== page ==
So welcome everyone to the week two wrap-up of, “The Mind is Flat.” Jess, what have people been discussing this week? So this week in the course, we looked particularly at how people aren’t very good at making absolute judgements, and we tend to be much better at making relative comparisons. And that can mean that the context in the way that the questions are framed often affect a lot of what judgments we make, basically. So one question that a lot of people were asking was, OK, I buy this, but the mind is comparative though all our judgements are relative, but how does this relate to your general thesis, and the point from the first week, which is that the mind is flat.
So how does having a comparative mind mean that the mind is flat and doesn’t have that. Well, I think there is a connection, but it’s not a completely straightforward one. So you could believe in a comparative mind and not go as far as saying that the mind is as it were wholly flat, and I’ll say what I mean by that in a moment. So for a long time, people were looking at the psychology of perception, have found that the way we judge colours and brightnesses, and weights, and all the things we’ve hinted at this week, seem to be working in a comparative fashion. So that’s a kind of very established, well known thing.
And it tends to make one suspect, if you think about it in the context of more abstract quantities, like amounts of money, or delays before you get treated for a problem with your hip or whatever it may be, some more abstract things. If you think that people think comparatively about that too, then it starts to have implications for the stability of your preferences and judgements. So if you had, as it were, a stable set of beliefs and preferences, then it ought to be the case that a certain amount of money should mean a certain amount to you.
So for example, supposing someone said, oh you’ve got to wait an extra two weeks for that to be seen about your painful hip, but we’ll compensate you, rather bizarrely, but we’ll compensate you with, say, £100. Then, you should be able to absolutely think– well, that’s either good or it’s bad. It’s either worth it or it’s not worth it. You might be a bit outraged by the whole concept. But if you go with it, you might think– yes, that’s fair compensation or it’s not. And that would be a stable thing. But of course, as soon as you realise that we don’t really know what £100 means for us, psychologically, we’re only judging in relation to other numbers.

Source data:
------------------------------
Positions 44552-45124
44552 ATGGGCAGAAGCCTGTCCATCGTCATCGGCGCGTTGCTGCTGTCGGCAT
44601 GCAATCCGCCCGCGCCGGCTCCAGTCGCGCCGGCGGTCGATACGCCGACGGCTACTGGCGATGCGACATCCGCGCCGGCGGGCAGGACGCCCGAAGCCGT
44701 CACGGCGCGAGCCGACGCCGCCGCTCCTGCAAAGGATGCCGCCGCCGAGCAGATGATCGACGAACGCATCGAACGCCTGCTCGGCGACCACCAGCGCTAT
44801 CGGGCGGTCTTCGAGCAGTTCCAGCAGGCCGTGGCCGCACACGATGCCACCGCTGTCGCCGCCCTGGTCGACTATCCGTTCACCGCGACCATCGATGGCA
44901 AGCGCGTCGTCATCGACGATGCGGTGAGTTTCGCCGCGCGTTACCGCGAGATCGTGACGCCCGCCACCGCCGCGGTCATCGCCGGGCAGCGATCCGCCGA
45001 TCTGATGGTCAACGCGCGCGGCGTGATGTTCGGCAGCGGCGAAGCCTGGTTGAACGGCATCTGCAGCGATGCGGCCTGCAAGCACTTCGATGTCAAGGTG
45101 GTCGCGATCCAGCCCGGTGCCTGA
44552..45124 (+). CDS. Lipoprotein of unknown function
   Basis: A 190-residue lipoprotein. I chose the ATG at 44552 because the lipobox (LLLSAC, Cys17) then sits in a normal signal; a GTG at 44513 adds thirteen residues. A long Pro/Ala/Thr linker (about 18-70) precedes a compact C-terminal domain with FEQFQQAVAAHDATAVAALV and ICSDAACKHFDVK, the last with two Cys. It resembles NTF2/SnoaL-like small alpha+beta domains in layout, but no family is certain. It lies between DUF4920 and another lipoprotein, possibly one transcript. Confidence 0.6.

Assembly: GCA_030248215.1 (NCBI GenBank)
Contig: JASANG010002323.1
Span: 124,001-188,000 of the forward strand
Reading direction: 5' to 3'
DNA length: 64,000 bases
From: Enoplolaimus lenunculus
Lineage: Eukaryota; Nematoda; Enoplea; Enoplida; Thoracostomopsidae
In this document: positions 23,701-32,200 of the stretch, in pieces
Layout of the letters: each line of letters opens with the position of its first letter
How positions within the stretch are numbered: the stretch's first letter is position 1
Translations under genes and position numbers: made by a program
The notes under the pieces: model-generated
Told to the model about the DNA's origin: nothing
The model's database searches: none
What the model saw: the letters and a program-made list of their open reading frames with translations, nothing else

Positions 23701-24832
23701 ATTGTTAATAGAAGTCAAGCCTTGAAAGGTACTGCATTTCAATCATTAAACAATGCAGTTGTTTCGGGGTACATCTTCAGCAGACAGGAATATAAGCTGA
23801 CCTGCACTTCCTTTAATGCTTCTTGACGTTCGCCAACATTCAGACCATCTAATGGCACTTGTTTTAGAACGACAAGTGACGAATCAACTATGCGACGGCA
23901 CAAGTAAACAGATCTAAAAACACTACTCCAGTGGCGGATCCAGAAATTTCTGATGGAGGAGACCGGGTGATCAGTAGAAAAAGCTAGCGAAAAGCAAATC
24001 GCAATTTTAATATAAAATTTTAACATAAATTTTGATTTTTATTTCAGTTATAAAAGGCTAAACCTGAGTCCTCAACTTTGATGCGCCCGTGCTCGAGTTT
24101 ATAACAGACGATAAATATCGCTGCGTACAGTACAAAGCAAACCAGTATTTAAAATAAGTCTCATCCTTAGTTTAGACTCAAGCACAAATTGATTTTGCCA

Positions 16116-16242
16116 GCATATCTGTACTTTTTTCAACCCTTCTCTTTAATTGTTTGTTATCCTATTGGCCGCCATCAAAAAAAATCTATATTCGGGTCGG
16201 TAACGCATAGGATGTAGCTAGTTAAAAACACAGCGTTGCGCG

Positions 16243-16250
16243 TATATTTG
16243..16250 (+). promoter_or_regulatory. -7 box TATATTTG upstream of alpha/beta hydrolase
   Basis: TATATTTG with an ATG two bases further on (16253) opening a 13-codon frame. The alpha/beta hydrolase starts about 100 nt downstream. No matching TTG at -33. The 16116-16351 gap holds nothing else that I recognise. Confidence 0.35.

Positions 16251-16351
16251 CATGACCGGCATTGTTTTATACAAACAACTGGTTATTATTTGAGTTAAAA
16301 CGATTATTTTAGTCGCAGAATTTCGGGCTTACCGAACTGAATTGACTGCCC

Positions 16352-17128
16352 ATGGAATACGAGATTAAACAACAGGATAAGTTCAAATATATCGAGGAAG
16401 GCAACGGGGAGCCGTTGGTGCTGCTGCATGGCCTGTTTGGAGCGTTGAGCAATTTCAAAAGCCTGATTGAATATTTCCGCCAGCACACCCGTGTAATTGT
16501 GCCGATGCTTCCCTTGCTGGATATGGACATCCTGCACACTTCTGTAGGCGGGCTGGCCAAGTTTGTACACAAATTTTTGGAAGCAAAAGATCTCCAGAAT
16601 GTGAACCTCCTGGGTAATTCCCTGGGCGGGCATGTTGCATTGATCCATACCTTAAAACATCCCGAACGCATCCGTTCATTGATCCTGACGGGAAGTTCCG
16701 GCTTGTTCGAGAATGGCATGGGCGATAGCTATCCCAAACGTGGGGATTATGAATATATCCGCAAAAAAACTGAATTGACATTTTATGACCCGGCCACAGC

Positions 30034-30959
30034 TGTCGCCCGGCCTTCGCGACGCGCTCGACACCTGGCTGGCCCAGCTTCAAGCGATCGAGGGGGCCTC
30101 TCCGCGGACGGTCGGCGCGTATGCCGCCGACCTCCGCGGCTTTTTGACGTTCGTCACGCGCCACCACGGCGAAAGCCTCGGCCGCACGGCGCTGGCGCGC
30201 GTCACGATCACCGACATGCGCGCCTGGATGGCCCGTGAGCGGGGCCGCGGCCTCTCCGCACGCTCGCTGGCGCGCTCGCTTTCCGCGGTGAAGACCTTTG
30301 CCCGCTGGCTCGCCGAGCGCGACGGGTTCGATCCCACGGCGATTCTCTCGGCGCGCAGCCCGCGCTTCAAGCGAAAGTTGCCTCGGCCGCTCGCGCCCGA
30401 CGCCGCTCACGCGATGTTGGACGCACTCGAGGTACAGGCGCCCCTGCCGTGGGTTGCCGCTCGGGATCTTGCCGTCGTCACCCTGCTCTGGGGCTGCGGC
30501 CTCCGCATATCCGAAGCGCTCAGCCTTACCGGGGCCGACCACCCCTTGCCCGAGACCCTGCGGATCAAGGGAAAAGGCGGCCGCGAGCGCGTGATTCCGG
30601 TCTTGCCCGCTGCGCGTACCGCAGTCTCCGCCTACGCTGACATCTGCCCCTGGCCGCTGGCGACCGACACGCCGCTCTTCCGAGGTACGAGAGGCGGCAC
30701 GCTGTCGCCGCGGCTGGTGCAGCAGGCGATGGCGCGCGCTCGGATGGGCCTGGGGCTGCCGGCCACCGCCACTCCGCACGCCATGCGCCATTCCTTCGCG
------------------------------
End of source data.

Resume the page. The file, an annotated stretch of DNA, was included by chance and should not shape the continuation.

So if I’ve just been thinking about big sums of money, if I’ve been reading about Bill Gates recently, I think £100 is absolutely nothing. Or if I’m thinking about my salary, I think well, that’s more than £100 On the other hand, if I’ve been thinking about small amounts of money, things that are just bought in a shop, then £100 might seem quite a big number. Similarly, the two weeks wait, that depends a lot on other amounts of waiting times you thought about. In particular, most importantly of course, it refers to how long you think other people have had to wait. So if you think that four weeks is the norm, you think two weeks, that’s pretty good.
If you think that 4 days is the norm, then two weeks seems pretty bad. So what this comparative way of thinking leads us to do, is to have extremely unstable, context-dependent judgements about whether we think something is a good or bad, as it were, offer in this case. But it just pushes your thoughts around all over the place. It makes us very contextually sensitive, very unstable creatures. So one thing a few people have been saying is that maybe calling this ‘instability’ is perhaps a little bit negative and there could be a more positive interpretation, which is, the mind isn’t necessarily unstable, it’s just flexible and it’s constantly learning.